These arms carried the missiles themselves, each at least thirty yards in length, their metal skins painted with gaudy yellows and blues and jagged black and white tribal designs. Each bore a leering fanged face upon its nose cone, probably a representation of one of their brutal gods. Overseeing them was a beast of an Ork, easily twice the Major’s weight and carrying a vicious man-catcher. He waved around a heavy pistol as he bawled at the gretchin in his own guttural tongue.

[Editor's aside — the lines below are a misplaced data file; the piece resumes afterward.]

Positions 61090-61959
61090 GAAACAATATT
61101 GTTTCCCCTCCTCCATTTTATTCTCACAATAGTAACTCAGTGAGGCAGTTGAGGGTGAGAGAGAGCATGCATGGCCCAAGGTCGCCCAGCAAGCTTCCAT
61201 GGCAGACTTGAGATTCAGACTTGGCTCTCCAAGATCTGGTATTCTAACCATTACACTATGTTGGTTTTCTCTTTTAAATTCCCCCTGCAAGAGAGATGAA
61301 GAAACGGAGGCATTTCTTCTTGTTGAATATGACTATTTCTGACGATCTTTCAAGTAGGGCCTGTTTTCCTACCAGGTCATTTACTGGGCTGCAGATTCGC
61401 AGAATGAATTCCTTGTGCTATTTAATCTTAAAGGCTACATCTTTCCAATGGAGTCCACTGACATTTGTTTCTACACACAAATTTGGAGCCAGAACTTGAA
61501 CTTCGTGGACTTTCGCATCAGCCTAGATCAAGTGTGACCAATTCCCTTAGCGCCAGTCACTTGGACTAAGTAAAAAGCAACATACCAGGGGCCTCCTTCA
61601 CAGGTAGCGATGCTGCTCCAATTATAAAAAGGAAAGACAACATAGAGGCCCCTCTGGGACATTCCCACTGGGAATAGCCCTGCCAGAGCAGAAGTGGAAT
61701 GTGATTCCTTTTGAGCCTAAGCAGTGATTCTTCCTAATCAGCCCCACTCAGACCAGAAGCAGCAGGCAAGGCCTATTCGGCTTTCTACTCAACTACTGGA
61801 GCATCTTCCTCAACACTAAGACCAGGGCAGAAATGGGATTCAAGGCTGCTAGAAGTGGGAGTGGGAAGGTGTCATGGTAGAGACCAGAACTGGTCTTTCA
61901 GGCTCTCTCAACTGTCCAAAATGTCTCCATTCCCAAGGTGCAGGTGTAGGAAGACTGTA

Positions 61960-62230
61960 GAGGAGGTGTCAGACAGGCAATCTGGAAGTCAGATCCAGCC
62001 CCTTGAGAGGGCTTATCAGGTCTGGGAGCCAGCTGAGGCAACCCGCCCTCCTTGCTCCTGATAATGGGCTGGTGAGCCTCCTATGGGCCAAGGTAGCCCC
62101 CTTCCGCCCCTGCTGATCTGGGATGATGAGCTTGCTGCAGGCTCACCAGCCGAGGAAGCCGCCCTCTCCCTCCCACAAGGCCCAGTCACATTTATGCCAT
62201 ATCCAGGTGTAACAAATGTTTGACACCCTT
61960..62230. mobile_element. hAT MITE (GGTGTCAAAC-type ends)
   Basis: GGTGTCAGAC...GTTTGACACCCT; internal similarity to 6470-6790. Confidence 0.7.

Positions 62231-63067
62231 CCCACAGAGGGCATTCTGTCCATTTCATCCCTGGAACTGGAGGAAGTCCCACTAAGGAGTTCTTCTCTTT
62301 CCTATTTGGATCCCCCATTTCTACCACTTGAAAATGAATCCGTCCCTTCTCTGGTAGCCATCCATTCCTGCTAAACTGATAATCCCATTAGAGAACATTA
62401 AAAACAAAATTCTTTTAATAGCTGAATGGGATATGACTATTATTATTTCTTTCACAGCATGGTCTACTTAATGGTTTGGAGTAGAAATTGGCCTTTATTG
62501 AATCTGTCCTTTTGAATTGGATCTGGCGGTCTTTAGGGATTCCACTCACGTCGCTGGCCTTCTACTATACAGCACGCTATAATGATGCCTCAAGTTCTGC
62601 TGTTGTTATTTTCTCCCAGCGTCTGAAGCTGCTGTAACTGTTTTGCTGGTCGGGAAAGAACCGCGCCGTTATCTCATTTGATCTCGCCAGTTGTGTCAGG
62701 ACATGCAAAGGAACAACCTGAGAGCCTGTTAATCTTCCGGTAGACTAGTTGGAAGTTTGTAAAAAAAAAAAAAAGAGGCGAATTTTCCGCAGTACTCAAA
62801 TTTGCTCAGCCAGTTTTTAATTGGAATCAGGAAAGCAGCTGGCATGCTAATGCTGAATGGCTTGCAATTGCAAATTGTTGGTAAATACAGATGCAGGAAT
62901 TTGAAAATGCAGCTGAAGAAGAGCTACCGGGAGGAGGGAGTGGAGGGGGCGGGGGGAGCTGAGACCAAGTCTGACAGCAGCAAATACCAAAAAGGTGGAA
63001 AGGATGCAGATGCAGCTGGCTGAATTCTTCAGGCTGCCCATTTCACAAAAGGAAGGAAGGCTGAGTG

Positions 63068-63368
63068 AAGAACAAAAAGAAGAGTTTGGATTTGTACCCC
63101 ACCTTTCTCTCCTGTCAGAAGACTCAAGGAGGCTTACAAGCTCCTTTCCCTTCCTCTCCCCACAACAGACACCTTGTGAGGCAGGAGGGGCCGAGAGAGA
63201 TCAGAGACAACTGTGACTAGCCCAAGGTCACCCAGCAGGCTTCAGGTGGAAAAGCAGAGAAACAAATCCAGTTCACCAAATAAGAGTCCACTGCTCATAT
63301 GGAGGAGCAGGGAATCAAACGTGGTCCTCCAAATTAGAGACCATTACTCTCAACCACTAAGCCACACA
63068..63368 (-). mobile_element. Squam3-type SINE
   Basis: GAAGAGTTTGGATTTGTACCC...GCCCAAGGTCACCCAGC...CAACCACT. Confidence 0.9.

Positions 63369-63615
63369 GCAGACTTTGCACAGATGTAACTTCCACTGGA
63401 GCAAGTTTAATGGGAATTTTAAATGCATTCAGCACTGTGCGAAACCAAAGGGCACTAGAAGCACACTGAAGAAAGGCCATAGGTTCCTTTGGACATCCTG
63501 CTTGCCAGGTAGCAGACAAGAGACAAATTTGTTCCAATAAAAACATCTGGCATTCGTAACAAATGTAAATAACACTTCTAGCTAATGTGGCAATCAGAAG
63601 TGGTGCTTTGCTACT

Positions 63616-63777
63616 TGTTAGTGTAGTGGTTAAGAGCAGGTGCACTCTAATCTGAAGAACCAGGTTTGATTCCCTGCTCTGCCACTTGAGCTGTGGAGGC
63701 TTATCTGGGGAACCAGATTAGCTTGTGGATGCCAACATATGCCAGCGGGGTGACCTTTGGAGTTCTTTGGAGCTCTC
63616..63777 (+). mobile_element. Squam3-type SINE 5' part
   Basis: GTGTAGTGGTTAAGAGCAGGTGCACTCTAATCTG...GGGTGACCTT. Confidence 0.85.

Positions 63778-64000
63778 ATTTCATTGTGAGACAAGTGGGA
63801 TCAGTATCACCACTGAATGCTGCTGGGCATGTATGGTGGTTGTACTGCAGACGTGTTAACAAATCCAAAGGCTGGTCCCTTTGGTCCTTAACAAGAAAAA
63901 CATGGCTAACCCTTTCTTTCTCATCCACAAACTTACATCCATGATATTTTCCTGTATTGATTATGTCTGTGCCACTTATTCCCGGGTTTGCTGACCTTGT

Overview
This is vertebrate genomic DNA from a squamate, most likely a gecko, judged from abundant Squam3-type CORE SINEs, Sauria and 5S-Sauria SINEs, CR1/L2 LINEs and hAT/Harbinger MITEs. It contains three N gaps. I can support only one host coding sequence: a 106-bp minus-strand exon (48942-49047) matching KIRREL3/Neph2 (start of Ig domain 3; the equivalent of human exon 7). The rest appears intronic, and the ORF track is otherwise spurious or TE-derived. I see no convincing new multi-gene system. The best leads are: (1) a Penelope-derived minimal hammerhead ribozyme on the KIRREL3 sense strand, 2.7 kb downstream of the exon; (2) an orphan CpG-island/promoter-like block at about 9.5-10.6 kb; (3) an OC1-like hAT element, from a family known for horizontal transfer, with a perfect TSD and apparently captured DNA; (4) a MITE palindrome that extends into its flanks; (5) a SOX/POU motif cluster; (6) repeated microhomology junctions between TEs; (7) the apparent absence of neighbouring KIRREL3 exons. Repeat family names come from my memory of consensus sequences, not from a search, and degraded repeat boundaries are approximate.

Major Phranc switched to a pale overlay of the icons representing each of his troopers, all a vital blue. Standing on the edge of the treeline, he glanced left and right, watching as his squad prepared to attack. To his left, Sergeant Andros, Troopers Effis, Kipris and Fayne, and on the end the Melta Trooper Sysko. On his right, emerging one at a time from the undergrowth were Corporal Kygan, Troopers Reyne and Mysteyka and Trooper Voors, the sapphire blue pilot light of his flamer glowing in the darkness. It was obvious that the Orks were busily preparing the huge seige missiles for launch, and time was of the essence. These missiles were intended to bring down the mighty walls of Barakka, and probably much more besides. Phranc tapped the comm at his ear, and watched the ticking red digits of his chronometer as the men tapped a return that they were set to go, the pale blue icons on his display one by one clicking over to a ‘ready green’.